Someone call a bus? City of Stratford aims to connect more residents to transit


The City of Stratford has started a pilot project for what it calls an on-demand transit service.

The city has partnered with T3 Transit and the Kari rideshare app to provide services to parts of the municipality that are currently not connected to public transit routes, including those that cross the Hillsborough Bridge to get to in Charlottetown.

“It is primarily Ward 3, Reeves Estates, Clearview, that area which is currently not served by public transport,” Stratford Mayor Steve Ogden said.

People can book a shuttle ride the day before their trip using the Kari app, which can be downloaded on Android and Apple devices.

“The transport vehicle will come to your door, pick you up, take you to the bus stop and [you] get on another bus and it will take you across the bridge, ”Ogden said.

Officials demonstrated the service Monday morning, along with locals and MPP Michele Beaton.

It costs $ 2 for an adult to use the service. The city is absorbing any additional costs, said Matthew Cassidy of T3 Transit.

Stratford Mayor Steve Ogden said the pilot will run until December 30. (Tony Davis / CBC)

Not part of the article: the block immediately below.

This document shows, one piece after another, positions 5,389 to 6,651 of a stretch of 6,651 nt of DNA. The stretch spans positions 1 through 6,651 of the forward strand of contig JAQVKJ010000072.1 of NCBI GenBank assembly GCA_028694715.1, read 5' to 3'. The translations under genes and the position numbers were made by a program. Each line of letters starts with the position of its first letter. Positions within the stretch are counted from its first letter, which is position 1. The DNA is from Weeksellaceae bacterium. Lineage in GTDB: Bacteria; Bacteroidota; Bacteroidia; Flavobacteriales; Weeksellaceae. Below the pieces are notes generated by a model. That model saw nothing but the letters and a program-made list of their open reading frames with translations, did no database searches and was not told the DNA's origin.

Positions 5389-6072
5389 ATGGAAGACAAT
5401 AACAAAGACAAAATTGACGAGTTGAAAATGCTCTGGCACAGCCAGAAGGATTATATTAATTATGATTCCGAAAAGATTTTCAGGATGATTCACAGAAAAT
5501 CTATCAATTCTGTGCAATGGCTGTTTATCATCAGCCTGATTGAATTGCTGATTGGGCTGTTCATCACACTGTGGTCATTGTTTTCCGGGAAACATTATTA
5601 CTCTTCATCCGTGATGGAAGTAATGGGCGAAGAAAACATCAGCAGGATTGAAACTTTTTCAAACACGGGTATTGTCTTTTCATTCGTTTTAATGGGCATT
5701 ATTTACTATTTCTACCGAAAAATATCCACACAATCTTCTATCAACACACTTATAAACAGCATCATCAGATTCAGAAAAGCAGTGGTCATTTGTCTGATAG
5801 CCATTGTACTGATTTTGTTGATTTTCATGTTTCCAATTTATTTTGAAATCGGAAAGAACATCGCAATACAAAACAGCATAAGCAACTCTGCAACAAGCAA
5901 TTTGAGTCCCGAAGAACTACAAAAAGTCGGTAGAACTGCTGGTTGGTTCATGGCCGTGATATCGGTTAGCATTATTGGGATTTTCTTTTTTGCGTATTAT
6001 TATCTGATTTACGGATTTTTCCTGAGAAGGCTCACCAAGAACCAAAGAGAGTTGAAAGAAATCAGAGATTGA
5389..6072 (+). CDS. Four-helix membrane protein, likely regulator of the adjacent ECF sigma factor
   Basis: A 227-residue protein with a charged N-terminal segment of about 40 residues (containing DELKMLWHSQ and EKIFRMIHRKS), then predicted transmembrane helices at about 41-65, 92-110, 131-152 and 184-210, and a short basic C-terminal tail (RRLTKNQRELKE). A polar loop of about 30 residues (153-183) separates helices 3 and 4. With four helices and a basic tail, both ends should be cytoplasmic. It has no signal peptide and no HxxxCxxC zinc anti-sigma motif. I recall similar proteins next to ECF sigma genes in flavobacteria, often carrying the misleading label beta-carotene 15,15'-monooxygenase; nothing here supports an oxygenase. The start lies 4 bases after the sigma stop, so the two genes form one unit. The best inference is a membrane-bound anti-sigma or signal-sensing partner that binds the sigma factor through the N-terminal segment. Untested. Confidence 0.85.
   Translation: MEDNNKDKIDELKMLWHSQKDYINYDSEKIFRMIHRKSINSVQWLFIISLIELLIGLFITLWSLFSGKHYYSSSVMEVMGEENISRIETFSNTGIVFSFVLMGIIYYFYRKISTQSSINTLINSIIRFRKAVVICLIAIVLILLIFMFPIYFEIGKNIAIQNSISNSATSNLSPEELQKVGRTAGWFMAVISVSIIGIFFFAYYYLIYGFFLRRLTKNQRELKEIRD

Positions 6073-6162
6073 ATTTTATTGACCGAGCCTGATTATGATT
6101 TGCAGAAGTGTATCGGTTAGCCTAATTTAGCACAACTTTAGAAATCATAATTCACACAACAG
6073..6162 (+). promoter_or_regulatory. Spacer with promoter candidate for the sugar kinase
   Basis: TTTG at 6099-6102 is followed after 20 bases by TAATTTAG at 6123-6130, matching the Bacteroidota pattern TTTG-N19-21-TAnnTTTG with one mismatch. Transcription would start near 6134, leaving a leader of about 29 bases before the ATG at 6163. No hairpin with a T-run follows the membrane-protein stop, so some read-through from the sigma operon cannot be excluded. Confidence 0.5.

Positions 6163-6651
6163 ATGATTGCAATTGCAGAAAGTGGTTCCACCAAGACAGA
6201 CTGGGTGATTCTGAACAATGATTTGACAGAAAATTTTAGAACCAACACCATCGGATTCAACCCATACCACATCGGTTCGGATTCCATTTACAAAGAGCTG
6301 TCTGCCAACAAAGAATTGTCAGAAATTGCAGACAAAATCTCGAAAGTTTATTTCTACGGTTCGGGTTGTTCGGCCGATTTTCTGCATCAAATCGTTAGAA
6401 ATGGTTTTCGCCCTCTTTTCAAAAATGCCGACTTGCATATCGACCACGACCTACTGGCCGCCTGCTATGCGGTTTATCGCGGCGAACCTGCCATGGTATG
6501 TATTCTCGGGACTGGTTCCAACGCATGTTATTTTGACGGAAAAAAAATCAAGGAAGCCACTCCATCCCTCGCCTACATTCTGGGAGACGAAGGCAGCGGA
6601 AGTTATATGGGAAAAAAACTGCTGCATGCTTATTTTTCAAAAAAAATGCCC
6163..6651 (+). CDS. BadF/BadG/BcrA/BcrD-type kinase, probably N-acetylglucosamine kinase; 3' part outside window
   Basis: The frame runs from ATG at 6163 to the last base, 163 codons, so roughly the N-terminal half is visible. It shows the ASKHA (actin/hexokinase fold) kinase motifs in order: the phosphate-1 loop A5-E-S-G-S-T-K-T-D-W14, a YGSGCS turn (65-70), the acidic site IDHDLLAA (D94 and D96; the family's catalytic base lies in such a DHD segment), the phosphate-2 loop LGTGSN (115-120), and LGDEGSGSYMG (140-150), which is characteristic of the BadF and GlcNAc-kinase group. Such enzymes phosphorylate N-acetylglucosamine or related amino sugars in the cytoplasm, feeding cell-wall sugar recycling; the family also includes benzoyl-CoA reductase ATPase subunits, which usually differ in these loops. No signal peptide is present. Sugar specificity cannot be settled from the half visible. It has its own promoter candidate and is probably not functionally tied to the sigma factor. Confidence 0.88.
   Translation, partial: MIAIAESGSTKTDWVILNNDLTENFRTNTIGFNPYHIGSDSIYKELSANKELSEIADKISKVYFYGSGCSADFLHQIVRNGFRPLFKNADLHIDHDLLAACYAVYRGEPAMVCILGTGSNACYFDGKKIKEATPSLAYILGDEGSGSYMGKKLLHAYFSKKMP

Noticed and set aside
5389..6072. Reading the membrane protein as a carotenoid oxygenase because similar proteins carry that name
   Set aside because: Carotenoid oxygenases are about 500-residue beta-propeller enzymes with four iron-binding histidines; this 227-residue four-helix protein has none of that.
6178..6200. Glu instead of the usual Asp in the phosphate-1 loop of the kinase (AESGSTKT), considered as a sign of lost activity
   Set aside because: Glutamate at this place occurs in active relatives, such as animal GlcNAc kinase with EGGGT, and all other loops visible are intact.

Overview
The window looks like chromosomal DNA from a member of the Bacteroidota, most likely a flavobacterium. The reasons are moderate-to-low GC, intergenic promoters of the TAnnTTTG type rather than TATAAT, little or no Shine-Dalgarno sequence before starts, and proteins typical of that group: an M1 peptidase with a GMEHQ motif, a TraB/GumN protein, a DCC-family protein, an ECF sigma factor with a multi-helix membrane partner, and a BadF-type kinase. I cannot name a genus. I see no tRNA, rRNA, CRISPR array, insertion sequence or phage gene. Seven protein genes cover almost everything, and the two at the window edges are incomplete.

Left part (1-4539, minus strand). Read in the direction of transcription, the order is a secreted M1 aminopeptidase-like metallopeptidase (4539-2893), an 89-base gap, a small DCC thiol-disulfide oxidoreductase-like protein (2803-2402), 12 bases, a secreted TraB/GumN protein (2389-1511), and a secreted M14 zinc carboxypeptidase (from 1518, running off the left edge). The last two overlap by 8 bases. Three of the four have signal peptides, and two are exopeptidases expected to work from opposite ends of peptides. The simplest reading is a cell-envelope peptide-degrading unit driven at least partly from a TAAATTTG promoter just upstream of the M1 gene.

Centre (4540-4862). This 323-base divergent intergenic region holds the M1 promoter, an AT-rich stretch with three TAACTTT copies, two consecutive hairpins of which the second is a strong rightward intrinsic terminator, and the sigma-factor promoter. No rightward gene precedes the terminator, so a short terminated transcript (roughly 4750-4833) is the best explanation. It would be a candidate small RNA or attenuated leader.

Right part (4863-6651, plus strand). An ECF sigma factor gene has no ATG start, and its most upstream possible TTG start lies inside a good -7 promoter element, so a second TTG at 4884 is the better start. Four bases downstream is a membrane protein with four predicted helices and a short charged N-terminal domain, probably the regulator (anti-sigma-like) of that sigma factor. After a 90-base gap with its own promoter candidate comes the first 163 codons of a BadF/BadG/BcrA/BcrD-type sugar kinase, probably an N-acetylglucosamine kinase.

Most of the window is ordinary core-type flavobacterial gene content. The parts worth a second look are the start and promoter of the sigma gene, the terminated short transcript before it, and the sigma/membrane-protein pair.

He said people using the service in the evening will be able to catch a connecting bus to Stratford and be picked up by the shuttle service to be taken home.

It’s a way for people to access affordable housing while still being able to go back and forth.– Matthew Cassidy, T3 Transit

The service is aimed at a few specific groups, Cassidy said: “That commuter who works, someone instead of owning that second car, or someone who doesn’t want to pay for parking.”

He added: “Another key group is our student body who attend Holland College or UPEI.”

Cassidy said the rising cost of renting an apartment in the city of Charlottetown is convincing people to seek more affordable places to live, often outside of city limits.

“It’s a way for people to access affordable housing while being able to commute between them. “

Matthew Cassidy with T3 Tranist says the bus used to transport people to bus stops has 20 seats. (Tony Davis / CBC)

Matt MacLeod, co-founder of Kari, said he wants the service to eventually expand to more rural areas of Prince Edward Island, and this pilot is just one step in the process. .

“At the moment we have rural reservations available if you pre-book in advance,” he said. “The hope is that the app will be a one-stop solution for public transit and carpooling.”

Stratford residents covered by the pilot will be able to book trips between 7 a.m. and 8:30 a.m. and 4:30 p.m. to 6 p.m. Monday through Friday.

The pilot project ends on December 20, but Ogden said the city could expand it beyond that date if ridership is high.

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